Child friendly cupboards and drawers. We went beyond making our kitchen and bathrooms safe (taking out all medications and potentially poisonous items), we made sure that any cupboard or drawer accessible at the child level was theirs to explore. We put all sharp or otherwise dangerous objects in ONE cupboard and put a lock on it. All other cupboards and drawers and all the objects in it are free for exploring. It is encouraged and often used. Liam once (ok several times) took out all my canned goods and made a train all the way across the kitchen floor. He often used the lettuce strainer as a push toy when learning to walk. Adeleine delights in taking out the contents of drawers. If you look at these activities as a child being 'bad', misusing objects or making a mess, you have missed the point.  Exploring their environment and all the objects in it (not just toys) is a very important part of learning about the world and at the same time encourages development of motor skills. 

Low hooks and shelves. We installed very low shelving in Liam's room. Like, really low shelves. Shelves so low a 2 year old can reach them in order to pick out his own books. We also have a set of hooks about 3 feet off the ground so that Liam can get and hang up his own coat. There are lots of low shelves with toys in baskets in the basement. Anything that is his, we put at his level so he doesn't have to ask us to get it, he can just do it himself.

Child sized cleaning tools. Liam has his own little mop, broom and tiny dustpan. When I mop, he helps. He can also help clean up floor crumbs with his sweeper and dustpan. Does he use these things everyday? Nope. But when he does, he's developing motor skills and a sense of self-sufficiency and purpose.

Using breakable things. When the kids are old enough not to play the "Uh oh!" game, where they purposely drop things on the floor (Adeleine LOVES this game right now), we give them real place settings. Not plastic. Real glass cups, real breakable plates, real metal forks - all small of course. They are at a grown up table (both kids use the Stokke chairs so they can eat with us) eating grown up food, using grown up place settings. It teaches them how to use these things properly and they learn very quickly what breakable means and to watch your elbows when your glass is near the edge of the table. You would think we lose a glass or a dish every night - not so. We have lost maybe 2 little plates and 3 glasses in the last 2 years. But, we can go to a restaurant and Liam (at the age of three) can confidently use everything at the table. I've seen six year olds whose parents bring plastic glasses to restaurants because they can't trust their child not to break something. It is because those children have simply not been given the opportunity to learn how to use breakable things.

Child friendly bathrooms. Step stool high enough to reach the taps. Toothbrush, toothpaste, towel, soap all within a child's reach. Liam can go to the toilet, then wash and dry his hands all on his own. He doesn't need adult help. He does however still need a reminder to use the soap. 

Nursery and child room design. Neutral colours that won't distract from the contents of the room. Beautiful things on the walls (Liam has a Redwood tree, a map of the world and a tree design). A place to sit and work (he has a little table with two chairs). A place for books with low shelves (as mentioned above). Accessible clothing drawers. We also have a plant for him to care for (we have a GIANT plant. It is ridiculous. I would not recommend a giant plant since it takes up so much space, a small one is fine) and he trims of the dead leaves and waters it (Liam learned to use scissors when he was just three - don't gasp, he's fine with them).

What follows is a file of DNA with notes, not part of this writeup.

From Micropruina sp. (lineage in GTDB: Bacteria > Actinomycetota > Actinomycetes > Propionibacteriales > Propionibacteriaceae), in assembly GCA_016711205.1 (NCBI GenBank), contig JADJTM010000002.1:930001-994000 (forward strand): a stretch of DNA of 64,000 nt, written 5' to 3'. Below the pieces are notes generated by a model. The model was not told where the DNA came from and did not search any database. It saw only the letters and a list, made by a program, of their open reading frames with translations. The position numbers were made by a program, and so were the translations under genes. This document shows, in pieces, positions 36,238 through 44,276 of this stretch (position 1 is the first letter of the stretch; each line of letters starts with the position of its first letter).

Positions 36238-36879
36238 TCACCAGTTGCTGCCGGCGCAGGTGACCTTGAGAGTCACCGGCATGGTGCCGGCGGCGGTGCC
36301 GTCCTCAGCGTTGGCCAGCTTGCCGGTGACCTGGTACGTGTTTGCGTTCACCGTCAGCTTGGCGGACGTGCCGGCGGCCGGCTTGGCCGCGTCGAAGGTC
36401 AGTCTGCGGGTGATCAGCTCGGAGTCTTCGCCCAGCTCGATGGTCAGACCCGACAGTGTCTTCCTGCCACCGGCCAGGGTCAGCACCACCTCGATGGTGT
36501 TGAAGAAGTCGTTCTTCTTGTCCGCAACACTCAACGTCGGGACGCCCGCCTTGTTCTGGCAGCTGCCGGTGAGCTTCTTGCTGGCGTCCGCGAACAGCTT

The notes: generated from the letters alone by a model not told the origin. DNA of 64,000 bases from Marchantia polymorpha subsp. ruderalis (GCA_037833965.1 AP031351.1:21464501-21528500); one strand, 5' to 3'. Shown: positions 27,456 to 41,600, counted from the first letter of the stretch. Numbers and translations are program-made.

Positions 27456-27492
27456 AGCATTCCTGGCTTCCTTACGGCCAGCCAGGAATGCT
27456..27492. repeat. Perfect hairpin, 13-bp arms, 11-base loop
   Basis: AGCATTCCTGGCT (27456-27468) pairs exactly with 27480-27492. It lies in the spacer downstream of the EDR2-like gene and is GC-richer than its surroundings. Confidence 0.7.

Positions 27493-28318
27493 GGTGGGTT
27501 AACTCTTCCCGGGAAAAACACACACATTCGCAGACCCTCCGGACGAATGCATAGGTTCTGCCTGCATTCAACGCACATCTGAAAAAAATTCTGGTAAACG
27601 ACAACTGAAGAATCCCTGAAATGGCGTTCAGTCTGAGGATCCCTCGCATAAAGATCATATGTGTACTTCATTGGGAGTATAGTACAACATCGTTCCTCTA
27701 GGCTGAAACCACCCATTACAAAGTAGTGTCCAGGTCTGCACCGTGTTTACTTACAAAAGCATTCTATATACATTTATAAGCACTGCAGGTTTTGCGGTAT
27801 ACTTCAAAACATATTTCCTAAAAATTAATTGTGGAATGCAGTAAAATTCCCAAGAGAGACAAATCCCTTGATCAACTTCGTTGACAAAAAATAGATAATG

Sometimes very small children in a proper environment develop a skill and exactness in their work that can only surprise us. 
 - Maria Montessori

I could go on and on, but most of the stuff is common sense stuff really - make your home accessible and child-friendly and your kid will be able to safely explore and do things for themselves.  There are so many ways of preparing the environment and these are just a few of the things we have implemented. There are tons of articles on how to create a Montessori environment at home, but here is one I'm inspired by.

After we went through Liam's pre-school room experience at daycare we switched him to a Montessori school. AWESOME!!! I'll post more about that later. Now, I'm off to re-read Montessori From The Start.

One last personal example of using Montessori principles without knowing about Montessori: At a very young age, Andrew's grandma used to let him play with the spices. Not just smell them and put them back, but touch, feel, mix and use them in cooking. He would choose the spices. He would make a mess. He would make terrible tasting food that was thrown out instead of eaten. But eventually he learned what spices tasted like in certain foods and what ones went together well. As an adult, just by tasting, Andrew can identify spices used in restaurants and recreate that exact taste at home. He can flavour food like no one I have ever met. He has an incredible natural skill.  He was simply given the opportunity to work with spices. Neat eh?



  1. love it, carrie! you did a great job of describing the basics of Montessori and why its principles are so important to raising an independent child. keep up the good work!

  2. ps: that site you linked to is AMAZING!

  3. Thanks Therese! I love that site too. I just moved his plates and cutlery to a low drawer like in her picture. Liam was thrilled and set his spot at the table that evening! Yay for independence and good little helpers!